How Do You Handle Bad/False Info?

Discussion in 'General Gun Discussions' started by JShirley, Oct 14, 2021.

?

How would you handle this?

Poll closed Oct 21, 2021.
  1. Ignore it

    58.3%
  2. Contact the author

    44.4%
  3. Post about it elsewhere online/at THR

    12.5%
  4. Discredit the author so readers will know not to believe her

    4.2%
Multiple votes are allowed.
  1. JShirley

    JShirley Administrator Staff Member

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    I was reading an article from a few months ago, and found this gem:

    Before ever building or buying an AR pistol, you have to go to an FFL to have the serialized lower classified to be used as an AR pistol. This comes with a tax stamp price of $200 as well
    .

    Additionally, the author claimed the way ATF defined pistols was "barrel length. Any barrel under 16 inches is considered a pistol."

    So, how do you handle incorrect information? The author of this piece would generally be considered an ally of ours, since this is a competitive shooter, who is clearly on the side of gun ownership. However, there was not a comments section at the end of the article.
     
  2. General Geoff

    General Geoff Member

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    Contact author and cite relevant statutes and case law. If the article remains as is with incorrect information, proceed with the public discrediting
     
  3. armedwalleye

    armedwalleye Member

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    It depends. If it's an anti, nothing you can say is going to get them to admit they're wrong. They have their story, they're sticking to it, you're only trying todiscredit and change the focus.
    A supporter, on the other hand, if approached correctly, indicating your conerns with the info presented and what makes it incorrect, and citing the basis for your facts, should respond to a letter or email accordingly. You could probably even reasonably ask her to publish a correction.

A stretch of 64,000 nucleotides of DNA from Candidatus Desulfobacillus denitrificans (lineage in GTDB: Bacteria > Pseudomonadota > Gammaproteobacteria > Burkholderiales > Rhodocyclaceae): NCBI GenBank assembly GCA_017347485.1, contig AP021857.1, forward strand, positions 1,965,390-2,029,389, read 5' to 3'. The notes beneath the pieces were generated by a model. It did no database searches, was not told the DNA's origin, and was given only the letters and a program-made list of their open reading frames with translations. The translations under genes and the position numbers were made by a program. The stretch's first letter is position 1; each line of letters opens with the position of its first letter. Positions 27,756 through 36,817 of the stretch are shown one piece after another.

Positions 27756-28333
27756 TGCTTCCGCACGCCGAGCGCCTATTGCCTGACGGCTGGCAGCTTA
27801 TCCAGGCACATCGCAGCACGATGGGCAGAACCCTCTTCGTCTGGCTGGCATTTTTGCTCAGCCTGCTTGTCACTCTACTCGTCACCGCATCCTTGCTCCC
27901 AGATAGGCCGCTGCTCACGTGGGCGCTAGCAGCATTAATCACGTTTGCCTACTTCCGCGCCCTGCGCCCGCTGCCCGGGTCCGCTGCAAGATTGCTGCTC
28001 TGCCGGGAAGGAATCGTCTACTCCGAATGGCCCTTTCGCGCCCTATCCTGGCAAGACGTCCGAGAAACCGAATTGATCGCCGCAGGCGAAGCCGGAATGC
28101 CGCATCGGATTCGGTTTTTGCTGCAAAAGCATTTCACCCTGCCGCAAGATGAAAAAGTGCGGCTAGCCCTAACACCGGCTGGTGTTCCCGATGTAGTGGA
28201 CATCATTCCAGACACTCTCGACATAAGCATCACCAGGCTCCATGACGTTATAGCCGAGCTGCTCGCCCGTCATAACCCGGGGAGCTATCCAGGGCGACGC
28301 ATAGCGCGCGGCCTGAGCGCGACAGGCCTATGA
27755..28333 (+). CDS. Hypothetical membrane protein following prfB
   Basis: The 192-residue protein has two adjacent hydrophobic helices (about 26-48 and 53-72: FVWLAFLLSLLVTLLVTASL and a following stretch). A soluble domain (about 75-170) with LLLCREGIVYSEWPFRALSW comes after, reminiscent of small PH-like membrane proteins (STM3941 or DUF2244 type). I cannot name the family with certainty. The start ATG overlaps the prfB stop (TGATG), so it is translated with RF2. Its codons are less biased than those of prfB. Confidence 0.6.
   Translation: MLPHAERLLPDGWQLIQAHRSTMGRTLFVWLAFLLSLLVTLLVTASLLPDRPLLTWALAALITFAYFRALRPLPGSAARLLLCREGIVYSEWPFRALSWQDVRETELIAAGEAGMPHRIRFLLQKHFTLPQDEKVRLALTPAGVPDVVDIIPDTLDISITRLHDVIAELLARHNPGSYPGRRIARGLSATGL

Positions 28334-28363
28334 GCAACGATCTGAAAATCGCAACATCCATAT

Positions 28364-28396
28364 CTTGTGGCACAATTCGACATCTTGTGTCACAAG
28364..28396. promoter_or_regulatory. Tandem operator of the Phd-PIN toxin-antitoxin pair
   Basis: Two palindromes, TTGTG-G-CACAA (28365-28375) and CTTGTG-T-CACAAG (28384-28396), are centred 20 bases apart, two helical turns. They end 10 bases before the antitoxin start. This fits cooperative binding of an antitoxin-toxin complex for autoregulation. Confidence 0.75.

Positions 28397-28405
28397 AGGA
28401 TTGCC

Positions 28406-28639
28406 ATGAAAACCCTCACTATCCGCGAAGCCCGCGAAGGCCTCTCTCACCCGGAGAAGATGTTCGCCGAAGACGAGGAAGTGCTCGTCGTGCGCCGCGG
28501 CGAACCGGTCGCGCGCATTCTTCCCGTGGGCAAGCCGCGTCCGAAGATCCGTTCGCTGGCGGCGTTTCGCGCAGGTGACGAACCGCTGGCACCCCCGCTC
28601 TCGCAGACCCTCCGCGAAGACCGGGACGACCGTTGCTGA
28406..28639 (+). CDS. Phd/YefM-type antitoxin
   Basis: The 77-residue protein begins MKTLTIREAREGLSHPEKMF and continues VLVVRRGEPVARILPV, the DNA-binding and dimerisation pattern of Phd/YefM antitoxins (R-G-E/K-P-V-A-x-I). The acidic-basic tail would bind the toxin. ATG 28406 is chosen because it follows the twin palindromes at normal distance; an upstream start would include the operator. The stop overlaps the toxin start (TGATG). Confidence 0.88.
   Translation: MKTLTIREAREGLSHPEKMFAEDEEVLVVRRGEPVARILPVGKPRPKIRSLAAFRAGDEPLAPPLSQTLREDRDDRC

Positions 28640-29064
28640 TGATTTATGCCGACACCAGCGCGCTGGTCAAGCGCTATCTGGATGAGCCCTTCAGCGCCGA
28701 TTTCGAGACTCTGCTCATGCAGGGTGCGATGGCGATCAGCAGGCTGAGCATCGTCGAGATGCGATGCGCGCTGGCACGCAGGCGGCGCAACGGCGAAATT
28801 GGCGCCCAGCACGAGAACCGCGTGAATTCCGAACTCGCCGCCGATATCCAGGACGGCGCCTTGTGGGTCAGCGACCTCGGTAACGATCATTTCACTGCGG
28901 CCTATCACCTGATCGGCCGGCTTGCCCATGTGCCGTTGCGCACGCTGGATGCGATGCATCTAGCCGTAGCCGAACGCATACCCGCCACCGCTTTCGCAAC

4. Boomholzer

    Boomholzer Member

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    In this context? If one moron discourages other morons from purchasing a firearm, I would consider that a win.
     
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  5. film495

    film495 Member

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    Ignoring BS is a fine art. You want to engage, but are you just playing into their hands? Just know what you're getting into if you decide to play their game.
     
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  6. mcb

    mcb Member

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    duty_calls.png
    Credit: https://xkcd.com/386/ By: Randall Munroe

    Don't be this guy... I say that as someone that has to work hard not to be this guy...
     
    Last edited: Oct 15, 2021
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  7. Legionnaire
    • Contributing Member

    Legionnaire Member

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    It depends, of course. If I think feedback will be received as intended and the author/site is one I want to see prosper, I'd follow up privately to correct the misinformation. If I know the author is a blowhard or have other reason not to engage, I'd ignore it. If I thought it was intentional disinformation, I might out it on a discussion forum.